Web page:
Sunday, May 15, 2011
Horchata: A Central American rice drink
When I saw the English translation for "Horchata" was "Orgeat" on the B&B version of the condensed drink, I had to look it up. I've never heard that word before. The definition according to Merriam-Webster was: a sweet almond-flavored nonalcoholic syrup used as a cocktail ingredient or food flavoring. That's not at all what horchata is today, but after researching I found that in the past almonds actually were an ingredient.
According to eHow.com, "Horchata is a traditional Central American rice drink that blends ground rice, cinnamon and sugar into a delicious and milky result. The Spaniards brought this drink to the new world, where they replaced the traditional ground melon seeds with squash seeds, and later with rice and almonds. The rice was traditionally ground with a "metate y mano," an old Mayan-style mortar and pestle. More modern, less ambitious methods use a blender."
I've never seen horchata made with anything other than the following ingredients:
(Uncooked) White Rice 1-2 cups
Cinnamon sticks (3 to 4)
If you would like the "less ambitious" method, here is a recipe:
1. Get your blender and put about 1-2 cups of your uncooked white rice in your blender, you'll need the lid on there because you don't want rice flying everywhere.
2. Now you're going to add about 3 cups of water to your blender (depending on the size of your blender, you want the water to be 2/4 to your rice). Now you are going to blend the water and the rice all together. Do this for about 1-2 minutes to make sure everything mixes all together.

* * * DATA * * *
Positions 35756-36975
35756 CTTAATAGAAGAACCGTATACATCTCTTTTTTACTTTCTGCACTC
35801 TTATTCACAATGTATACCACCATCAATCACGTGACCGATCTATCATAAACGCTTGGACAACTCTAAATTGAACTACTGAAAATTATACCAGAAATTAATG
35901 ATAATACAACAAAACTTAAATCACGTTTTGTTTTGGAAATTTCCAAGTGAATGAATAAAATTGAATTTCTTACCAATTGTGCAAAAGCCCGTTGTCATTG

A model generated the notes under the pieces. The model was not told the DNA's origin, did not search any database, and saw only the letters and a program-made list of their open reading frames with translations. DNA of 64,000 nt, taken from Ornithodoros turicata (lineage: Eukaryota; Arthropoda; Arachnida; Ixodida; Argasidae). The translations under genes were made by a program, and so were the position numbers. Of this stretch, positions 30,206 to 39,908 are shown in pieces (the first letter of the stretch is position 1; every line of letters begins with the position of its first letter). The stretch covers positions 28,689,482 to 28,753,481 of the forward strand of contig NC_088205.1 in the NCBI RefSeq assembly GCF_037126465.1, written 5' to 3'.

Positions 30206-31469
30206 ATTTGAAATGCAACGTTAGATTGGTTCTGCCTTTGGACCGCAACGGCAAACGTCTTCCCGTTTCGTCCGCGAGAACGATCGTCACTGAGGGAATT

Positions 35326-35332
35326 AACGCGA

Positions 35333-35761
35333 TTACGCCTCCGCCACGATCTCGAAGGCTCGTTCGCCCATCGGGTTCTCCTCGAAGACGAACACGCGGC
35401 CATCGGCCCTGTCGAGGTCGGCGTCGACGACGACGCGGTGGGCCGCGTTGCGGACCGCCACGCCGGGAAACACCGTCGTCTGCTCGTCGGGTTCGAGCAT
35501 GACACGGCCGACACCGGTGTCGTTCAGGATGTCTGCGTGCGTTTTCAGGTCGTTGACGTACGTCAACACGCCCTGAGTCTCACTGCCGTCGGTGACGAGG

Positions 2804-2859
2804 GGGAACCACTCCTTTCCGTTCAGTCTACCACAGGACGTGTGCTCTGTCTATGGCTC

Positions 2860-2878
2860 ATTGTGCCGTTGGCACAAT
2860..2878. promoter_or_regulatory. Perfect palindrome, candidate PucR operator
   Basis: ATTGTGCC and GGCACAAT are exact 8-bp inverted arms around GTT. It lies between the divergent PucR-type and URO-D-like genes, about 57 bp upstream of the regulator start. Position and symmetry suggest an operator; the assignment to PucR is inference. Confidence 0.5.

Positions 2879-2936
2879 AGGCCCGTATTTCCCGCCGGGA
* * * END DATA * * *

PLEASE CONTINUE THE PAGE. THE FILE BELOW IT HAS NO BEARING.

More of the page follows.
3. Now that you have all this mixed together let you blender sit in your fridge with the rice for about 1 to 2 hours, this will assure that the flavors from the rice stick to the water so when it is time to take the rice out the rice flavor is still there..Also let your cinnamon sticks sit along with your rice water. If you use powdered cinnamon in there, use about half a cup of cinnamon.
You can adjust the tastes to your liking.
4. When 1-2 hours have passed you are going to get a colander and drain the rice out. You can transfer the water into your pitcher now.
5. Now you add about 1 cup of sugar. Make sure you taste your Horchata and make sugar and cinnamon adjustments if it needs to be sweeter. Here you will now need about 2-3 cups of milk. The milk is what brings the whole Horchata together.
Add ice and you have yourself a cool summer Central American beverage.
If you would like an even less ambitious version of this drink, buy the concentrated version, (B&B is one of the best) and just mix with the ratio of one cup of concentrate to 12 cups of water. Make sure you use cold water or it will make a clumpy, stringy mess. Chill and drink!
This is one of our daughter's favorite drinks! If you are very hungry and have to wait to eat, this beverage will make you feel full for a little while, so go easy if you drink it with a meal.